[Guest Post] Writing as an Endurance Sport

“You’re doing WHAT?”

That’s the typical response when you tell someone you’re participating in an event to write 50,000 words in 30 days. The second response is “What do you get if you win?” For most people the idea of writing a novel in a month is, at best, a foolish waste of time. After all, don’t you know how few people actually manage to get published? The world of writing is a mysterious world indeed, and one that seems crazy to outsiders.

So what do we get out of it? Well, for some it is an endurance sport. Some people choose to test their boundaries by running marathons, or climbing mountains. And to these people the same questions could be asked. “You’re running 25k? Why? What do you get if you win?” The knowledge that you’ve won. It doesn’t seem like much, but humans thrive on competition. The act of winning is enough to spur us on towards greater heights.

But there’s more to it. You see, we’re not just in competition – we’re in community. There’s something about the experience of shared hardship that brings people together. Nobody runs a marathon by themselves, you run it with other people. Those other people give you competition (I’m ahead of two thirds of the other runners!) and they give you community (we’re in this together!) Both are necessary to reach your goals.

But why do we do this? Surely writing a novel in a year is the same outcome as writing a novel in a month? Why push ourselves? Because we have to. You see, there’s a vicious and evil monster that plagues writers worldwide. It’s called the inner editor. It’s that voice that says “That sentence sucks.” It’s a useful tool, in some settings, but in novel writing it is crippling. Such a high word count in such a low amount of time allows you to force the inner editor into a closet and lock it away. it means you don’t have time to spend three hours agonizing whether that comma sound be a comma, a semi-colon or a new sentence. You just don’t have the time.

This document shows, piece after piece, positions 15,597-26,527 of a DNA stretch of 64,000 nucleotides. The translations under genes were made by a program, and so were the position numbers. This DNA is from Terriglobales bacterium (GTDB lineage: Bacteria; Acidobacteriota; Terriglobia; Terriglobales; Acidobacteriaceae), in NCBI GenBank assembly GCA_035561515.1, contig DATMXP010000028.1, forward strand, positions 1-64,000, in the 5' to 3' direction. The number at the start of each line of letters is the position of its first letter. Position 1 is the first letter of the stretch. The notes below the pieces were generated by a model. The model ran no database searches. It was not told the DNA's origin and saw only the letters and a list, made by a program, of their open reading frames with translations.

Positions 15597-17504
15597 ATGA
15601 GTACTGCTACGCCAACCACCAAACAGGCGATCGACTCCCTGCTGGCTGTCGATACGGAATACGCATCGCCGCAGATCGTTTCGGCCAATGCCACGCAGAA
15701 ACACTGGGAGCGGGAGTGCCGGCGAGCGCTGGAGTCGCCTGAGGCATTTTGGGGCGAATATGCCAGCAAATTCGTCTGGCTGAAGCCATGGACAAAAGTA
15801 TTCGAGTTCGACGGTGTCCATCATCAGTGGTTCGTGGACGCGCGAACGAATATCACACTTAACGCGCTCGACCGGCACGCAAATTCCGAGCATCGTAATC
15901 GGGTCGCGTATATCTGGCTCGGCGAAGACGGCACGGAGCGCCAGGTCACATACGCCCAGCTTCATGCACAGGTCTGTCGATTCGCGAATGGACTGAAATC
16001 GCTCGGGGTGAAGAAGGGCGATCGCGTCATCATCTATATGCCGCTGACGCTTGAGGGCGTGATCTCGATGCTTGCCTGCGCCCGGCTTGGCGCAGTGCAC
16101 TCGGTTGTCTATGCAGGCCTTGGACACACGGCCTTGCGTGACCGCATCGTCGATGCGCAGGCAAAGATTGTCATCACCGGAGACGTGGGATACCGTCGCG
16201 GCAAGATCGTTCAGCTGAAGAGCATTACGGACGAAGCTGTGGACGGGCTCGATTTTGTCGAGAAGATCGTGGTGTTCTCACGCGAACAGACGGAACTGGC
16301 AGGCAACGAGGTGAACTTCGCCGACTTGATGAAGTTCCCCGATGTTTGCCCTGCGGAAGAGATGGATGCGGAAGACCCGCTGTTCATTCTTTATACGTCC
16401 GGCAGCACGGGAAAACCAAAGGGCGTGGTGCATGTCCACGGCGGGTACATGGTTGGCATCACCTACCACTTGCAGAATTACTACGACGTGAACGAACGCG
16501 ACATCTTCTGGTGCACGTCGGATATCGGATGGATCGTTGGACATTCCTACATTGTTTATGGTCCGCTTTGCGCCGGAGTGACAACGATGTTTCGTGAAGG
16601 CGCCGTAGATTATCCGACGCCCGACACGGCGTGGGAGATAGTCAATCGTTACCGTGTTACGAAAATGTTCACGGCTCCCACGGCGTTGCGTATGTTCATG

So you write, and you write, and you write. And of course that first draft is rubbish. It’s ok. That is the most important thing that NaNoWriMo teaches. That it’s OK to write rubbish. You have a whole community of people, writing rubbish alongside you. And so you press on, desperate to get to that word count. And you finish the story. And yes, it’s crap. But that’s OK. it’s easy to edit something into shape once it’s written. But editing it before you even have it on paper is novelist suicide.

And so at the end of the month, if you have the dedication and the ambition, you have a novel. A crappy, un-edited novel. A crappy, un-edited novel you can then take your time the rest of the year and shape into the story you actually wanted to tell. You can polish it, and make it actually make sense.

But not in November. November is for the writing. At about 10,000 words, your inner editor comes screaming out of whatever hole you’ve buried it in and begins picking your novel apart. This is normal, and it’s funny to watch the NaNowriMo forums at this time. Everyone goes from “this is the best novel ever!’ to “I suck as a writer and am going to go be a fry cook now, that’s all I’m good for!”

But the people who have done NaNo for a few years come in and assure everyone that this too shall pass. And we all keep writing. Because it’s what we do. We’re writers. Even if you’ve only ever written school assignments, or fan fiction. You’re a writer. And writers keep on writing.

So if you’re thinking of doing NaNoWriMo, be prepared. It’s hard. You will curse the decision to join. But you will find companionship, support, and sympathy. A whole bunch of people crazy enough to take on the challenge with you.

Ki Vick is a freelance ghostwriter and novel writer. She is halfway through her first NaNoWriMo novel and is hoping to polish it up in time for publication early next year. She has been a writer for 6 years and lives with her husband in a tiny apartment in Dayton, Ohio.

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